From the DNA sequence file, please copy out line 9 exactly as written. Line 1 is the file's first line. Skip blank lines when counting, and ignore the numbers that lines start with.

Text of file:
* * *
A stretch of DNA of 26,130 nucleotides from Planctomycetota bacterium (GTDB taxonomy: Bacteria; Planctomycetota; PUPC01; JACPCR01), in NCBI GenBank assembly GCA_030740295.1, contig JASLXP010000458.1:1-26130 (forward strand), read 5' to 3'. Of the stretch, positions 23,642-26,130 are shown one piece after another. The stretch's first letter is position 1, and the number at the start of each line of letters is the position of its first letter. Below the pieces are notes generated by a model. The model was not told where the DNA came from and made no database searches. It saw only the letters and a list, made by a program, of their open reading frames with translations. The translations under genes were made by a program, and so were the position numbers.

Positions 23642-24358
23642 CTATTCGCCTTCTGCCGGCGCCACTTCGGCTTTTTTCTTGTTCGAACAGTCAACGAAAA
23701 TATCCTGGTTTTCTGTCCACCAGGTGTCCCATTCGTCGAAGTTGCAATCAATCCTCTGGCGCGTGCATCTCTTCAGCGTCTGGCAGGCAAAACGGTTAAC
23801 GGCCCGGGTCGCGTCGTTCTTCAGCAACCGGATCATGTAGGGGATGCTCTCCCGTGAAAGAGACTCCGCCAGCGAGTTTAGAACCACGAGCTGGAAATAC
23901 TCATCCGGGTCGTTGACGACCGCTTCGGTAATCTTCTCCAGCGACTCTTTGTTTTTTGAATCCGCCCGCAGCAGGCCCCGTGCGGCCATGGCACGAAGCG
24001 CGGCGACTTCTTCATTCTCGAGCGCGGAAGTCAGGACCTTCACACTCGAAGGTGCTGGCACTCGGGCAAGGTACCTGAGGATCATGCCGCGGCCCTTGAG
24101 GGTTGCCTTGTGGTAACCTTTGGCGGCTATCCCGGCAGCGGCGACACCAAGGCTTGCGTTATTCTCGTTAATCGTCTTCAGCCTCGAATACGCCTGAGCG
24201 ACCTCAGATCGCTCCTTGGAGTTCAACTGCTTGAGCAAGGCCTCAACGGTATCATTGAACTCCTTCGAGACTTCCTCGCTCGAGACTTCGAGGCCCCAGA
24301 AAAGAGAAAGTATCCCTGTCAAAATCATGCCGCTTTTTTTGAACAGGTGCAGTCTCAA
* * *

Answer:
24201 ACCTCAGATCGCTCCTTGGAGTTCAACTGCTTGAGCAAGGCCTCAACGGTATCATTGAACTCCTTCGAGACTTCCTCGCTCGAGACTTCGAGGCCCCAGA